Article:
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Is Moving Out of the Family Home in a Divorce Right For You?

You’ve made the decision that your marriage has run its course. With certain exceptions, by law divorce in Maryland requires that the couple live separate and apart for 12 months prior to filing for divorce. So this means someone has to move out of the marital home. When I do consultations with people considering a divorce, one question that often comes up is, “Should I stay, or should I go?” The short answer is, it depends, but here are some considerations when deciding whether to move out. 

Who gets to stay in the house during separation?

There is no hard and fast rule about who gets to stay in the marital home in Maryland during the separation. Often, both people want to stay in the home and expect the other to move out. As a practical matter, unless there is some extenuating circumstance like abuse, or another form of a protective order, the person who wants the divorce more moves out. However, moving out for the separation can impact who gets to live in the house during the divorce proceedings since Maryland Courts prefer to maintain the status quo until issuing the final divorce decree. This does not mean that the house can’t be transferred as part of the divorce, but since divorce is a process that takes months at a minimum, moving out during separation will likely be extended for a considerable length of time.

What if there are children?

Minimizing disruption to the children’s lives is always a priority for the courts, so while custody may be joint, it can work to the favor of the parent living in the family home. They certainly will have more access to the children during the divorce, and it may be a factor that sways the court when deciding the physical custody arrangement. For example, if the parent who moves out relocates out of the school district, this can impact the children’s education, which could cause a court to limit custody to weekends and vacations.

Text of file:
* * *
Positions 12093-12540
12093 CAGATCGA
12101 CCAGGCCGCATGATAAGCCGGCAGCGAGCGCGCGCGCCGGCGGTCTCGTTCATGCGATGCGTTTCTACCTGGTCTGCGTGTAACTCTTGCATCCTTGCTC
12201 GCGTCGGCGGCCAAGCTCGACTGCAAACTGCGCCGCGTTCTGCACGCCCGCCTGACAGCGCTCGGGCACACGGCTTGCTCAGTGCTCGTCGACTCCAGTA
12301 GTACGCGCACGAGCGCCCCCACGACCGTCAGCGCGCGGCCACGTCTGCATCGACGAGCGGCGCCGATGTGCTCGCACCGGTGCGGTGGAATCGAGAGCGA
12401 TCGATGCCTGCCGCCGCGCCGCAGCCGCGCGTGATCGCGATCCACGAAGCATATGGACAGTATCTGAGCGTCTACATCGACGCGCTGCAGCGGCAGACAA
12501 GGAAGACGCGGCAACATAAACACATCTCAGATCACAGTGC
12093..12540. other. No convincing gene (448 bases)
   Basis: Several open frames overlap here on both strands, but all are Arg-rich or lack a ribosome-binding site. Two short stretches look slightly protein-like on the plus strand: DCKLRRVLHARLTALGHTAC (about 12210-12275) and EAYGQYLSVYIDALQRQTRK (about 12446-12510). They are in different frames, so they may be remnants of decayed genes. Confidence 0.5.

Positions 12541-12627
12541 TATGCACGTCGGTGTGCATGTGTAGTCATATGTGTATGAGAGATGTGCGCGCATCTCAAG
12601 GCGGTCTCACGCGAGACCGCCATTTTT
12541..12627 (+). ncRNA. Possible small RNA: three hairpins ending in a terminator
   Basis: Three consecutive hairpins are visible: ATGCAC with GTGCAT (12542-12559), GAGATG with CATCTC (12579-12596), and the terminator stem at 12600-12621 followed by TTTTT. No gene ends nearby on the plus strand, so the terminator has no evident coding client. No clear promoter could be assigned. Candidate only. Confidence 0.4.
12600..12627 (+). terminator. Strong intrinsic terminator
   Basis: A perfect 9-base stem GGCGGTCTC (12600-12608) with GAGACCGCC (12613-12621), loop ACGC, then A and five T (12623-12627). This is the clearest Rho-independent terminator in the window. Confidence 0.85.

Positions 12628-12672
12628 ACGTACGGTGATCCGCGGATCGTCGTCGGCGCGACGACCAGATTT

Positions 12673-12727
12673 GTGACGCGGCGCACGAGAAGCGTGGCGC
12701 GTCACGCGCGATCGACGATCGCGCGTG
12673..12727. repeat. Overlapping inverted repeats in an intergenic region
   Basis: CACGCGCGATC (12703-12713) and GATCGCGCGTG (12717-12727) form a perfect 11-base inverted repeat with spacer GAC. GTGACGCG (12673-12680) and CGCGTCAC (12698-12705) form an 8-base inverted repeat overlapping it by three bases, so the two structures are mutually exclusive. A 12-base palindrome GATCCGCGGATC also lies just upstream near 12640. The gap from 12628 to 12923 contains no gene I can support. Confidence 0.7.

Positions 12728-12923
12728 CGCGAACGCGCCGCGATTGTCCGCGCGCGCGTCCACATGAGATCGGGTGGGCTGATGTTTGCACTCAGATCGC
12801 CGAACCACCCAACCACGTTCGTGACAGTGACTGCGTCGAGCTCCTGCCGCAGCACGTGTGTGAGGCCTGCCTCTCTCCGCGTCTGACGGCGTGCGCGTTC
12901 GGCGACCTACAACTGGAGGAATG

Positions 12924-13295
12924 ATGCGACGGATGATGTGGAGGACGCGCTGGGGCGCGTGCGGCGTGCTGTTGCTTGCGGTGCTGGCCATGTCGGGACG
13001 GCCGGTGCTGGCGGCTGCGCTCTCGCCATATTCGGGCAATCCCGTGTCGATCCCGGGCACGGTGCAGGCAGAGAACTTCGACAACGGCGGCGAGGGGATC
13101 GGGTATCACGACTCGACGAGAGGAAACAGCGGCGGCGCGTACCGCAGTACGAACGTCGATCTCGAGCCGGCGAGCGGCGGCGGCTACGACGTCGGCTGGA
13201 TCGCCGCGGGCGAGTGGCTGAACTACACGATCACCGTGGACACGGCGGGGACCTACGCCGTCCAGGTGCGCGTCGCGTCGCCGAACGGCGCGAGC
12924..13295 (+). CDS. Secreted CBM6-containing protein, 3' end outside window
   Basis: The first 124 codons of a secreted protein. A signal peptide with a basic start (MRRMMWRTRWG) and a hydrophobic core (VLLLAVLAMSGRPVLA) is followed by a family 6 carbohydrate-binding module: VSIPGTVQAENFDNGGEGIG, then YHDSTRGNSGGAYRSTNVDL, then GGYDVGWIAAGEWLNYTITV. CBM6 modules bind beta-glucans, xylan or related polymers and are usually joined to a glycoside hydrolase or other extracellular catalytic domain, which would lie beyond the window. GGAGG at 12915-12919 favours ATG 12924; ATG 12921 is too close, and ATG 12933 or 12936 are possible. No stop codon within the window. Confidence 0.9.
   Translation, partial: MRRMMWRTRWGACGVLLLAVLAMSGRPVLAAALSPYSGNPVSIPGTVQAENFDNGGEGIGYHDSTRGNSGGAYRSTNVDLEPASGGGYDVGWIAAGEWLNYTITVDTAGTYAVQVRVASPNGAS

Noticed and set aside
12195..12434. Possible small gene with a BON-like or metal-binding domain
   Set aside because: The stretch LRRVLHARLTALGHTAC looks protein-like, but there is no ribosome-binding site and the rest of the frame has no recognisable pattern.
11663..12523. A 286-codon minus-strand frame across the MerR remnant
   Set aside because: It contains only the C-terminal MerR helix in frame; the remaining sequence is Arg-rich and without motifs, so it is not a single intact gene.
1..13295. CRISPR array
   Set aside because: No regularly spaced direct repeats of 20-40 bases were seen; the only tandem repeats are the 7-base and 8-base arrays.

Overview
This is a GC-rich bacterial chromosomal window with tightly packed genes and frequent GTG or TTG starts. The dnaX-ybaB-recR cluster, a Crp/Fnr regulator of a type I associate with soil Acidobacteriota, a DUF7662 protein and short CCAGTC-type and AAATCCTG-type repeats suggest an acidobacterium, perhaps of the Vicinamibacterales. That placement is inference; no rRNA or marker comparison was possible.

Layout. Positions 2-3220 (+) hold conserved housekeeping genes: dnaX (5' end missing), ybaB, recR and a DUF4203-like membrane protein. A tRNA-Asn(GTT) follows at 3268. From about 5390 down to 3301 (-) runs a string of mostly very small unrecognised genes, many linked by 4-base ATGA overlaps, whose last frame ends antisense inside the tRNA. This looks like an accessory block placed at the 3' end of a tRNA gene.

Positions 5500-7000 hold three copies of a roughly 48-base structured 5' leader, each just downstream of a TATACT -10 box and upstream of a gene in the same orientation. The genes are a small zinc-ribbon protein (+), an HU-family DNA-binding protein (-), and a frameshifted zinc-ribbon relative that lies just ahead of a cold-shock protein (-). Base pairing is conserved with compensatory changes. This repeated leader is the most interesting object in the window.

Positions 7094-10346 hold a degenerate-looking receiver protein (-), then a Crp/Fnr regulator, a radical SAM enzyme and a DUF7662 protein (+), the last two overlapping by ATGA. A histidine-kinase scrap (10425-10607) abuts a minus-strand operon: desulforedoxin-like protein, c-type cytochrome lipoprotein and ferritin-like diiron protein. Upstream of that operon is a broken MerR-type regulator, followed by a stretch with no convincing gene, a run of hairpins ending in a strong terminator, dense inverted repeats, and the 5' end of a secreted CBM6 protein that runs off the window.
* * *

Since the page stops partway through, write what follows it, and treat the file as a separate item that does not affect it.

What are the financial implications?

A couple’s home is often their biggest asset and their biggest debt. Just because one person moves out doesn’t mean they give up the value of the house or the mortgage as a result. The person who wants to keep the family home must be able to buy out the other person as well as qualify for a new mortgage in their name only. This creates leverage for a person who has access to additional resources like separate property or financial assistance, which they can use to force the other spouse to give up the home. If neither party can afford the home on their own, and the court does not award sufficient child or spousal support, the only option is to sell the home and equitably divide any proceeds remaining after paying off the mortgage between the divorcing parties. 

What’s the best course of action?

The answer to this question is so case specific, and it has such major implications for both parties, that it is a key reason to confer with counsel before making a major decision about moving out at separation. In over 25 years of working with Bethesda clients on family law and divorce matters, I have seen many different scenarios, and I find that what works for one person may be the worst approach for another. If you are considering a separation, contact me for a consultation.

Thank you for reading our blog! 

If you need legal representation in Maryland or the District of Columbia, consider contacting Malech Law. With over 25 years of experience, we are committed to providing excellent service to our clients. Our accolades include the 2024 Family Law American Association of Attorney Advocates recognition, being a finalist in the 2024 Best of Bethesda Readers’ Pick for Best Family Law Practitioner, and winning the same award in 2022. We’ve also been honored with the Lawyers of Distinction Award for Excellence in Divorce and Family Law for the past five consecutive years. At Malech Law, we approach every case with respect, empathy, and a dedication to excellence. Contact us today for professional legal assistance.

Visit Malechlaw.com or call (202) 441-2107.

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